This novel is based on the infamous 1947 murder of Hollywood hopeful Elizabeth Short, known forever as "The Black Dahlia." In Los Angeles on his honeymoon, Chicago private eye Nathan Heller knew Elizabeth, but revealing their relationship will only mark him as a suspect. His investigation begins with her crazed call to him just days before her ...
This novel is based on the infamous 1947 murder of Hollywood hopeful Elizabeth Short, known forever as "The Black Dahlia." In Los Angeles on his honeymoon, Chicago private eye Nathan Heller knew Elizabeth, but revealing their relationship will only mark him as a suspect. His investigation begins with her crazed call to him just days before her death, and her bizarre links to Orson Welles, Eliot Ness, and Mickey Cohen.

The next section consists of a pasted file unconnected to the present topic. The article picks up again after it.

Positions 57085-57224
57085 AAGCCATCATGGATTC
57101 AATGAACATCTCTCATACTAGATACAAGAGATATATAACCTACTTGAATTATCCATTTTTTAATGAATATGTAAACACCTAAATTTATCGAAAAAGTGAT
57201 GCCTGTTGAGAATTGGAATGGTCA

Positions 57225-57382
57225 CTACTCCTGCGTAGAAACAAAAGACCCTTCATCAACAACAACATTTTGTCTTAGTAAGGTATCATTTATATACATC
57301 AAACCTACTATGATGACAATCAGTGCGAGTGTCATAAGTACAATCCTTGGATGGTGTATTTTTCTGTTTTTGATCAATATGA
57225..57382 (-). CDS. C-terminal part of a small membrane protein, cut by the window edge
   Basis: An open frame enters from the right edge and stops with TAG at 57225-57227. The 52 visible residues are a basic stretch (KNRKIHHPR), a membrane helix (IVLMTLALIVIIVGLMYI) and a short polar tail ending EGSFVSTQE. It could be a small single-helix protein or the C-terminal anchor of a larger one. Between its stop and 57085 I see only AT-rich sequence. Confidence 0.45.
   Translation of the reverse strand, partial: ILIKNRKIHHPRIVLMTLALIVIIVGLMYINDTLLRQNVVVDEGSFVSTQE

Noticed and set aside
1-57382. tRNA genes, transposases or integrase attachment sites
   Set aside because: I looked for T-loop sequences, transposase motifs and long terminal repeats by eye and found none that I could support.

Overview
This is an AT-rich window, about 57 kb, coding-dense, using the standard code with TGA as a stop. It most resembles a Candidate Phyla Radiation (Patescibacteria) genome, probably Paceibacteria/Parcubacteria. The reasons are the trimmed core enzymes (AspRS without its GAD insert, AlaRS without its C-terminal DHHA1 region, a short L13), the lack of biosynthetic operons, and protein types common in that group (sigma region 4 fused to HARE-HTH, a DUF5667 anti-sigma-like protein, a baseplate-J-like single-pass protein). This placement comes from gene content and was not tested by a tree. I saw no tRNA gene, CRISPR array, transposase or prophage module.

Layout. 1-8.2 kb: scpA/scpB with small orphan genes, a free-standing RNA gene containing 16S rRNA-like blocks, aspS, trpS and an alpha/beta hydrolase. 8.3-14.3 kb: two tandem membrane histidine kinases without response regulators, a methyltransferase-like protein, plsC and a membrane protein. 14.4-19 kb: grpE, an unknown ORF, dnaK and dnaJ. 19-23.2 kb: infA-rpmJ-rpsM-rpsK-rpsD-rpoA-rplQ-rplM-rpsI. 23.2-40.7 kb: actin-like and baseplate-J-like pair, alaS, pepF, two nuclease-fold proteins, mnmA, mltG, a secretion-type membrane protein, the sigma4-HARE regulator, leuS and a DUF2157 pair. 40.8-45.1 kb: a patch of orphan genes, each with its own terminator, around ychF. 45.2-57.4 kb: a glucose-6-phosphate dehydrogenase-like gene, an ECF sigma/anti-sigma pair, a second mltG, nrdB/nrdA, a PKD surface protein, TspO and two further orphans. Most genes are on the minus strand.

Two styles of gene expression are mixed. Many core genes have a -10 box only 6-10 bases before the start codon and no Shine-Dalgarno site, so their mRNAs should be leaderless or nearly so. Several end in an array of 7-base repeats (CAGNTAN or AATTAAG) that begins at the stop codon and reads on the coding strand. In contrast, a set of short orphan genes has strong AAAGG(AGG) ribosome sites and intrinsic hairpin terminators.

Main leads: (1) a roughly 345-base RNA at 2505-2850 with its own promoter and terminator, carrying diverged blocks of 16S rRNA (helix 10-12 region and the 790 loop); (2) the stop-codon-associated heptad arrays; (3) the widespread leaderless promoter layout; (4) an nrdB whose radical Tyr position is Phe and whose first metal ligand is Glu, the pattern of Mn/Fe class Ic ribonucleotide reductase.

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Publishers Weekly, 2001-02-26 The 1947 Black Dahlia case provides the basis for Shamus Award winner Collins's latest intriguing blend of fiction and real-life mystery featuring his well-connected Chicago P.I., Nathan Heller (Majic Man; Flying Blind). Newly married and in L.A. to publicize his partnership with a California-based P.I., Heller and a reporter are the first to discover the severed, mutilated body of Elizabeth Short. It just so happens Heller knew her they'd dated briefly in Chicago and she'd called just the night before, claiming she was pregnant. If made public, this connection would not only threaten Heller's marriage and business but make him a suspect. The authorities are treating this as a sex crime, but Heller thinks the mob is sending a message to informers. The case also recalls the grisly Kingsbury Run murders (which Collins explored in his 1988 Eliot Ness novel, Butcher's Dozen). In his quest to catch the killer, Heller brings in Ness and hobnobs with gangsters and movie stars, including Orson Welles, who hints at his own possible involvement. The characters, historical and fictional, come delightfully to life; the victim, too, turns out to be tragically complex, at once deceitful, na?ve and endearing. Collins paints a web of interconnections in a tightly woven plot and posits a radical solution to a crime that still resonates in literature and movies. (Mar. 6) Copyright 2001 Cahners Business Information.
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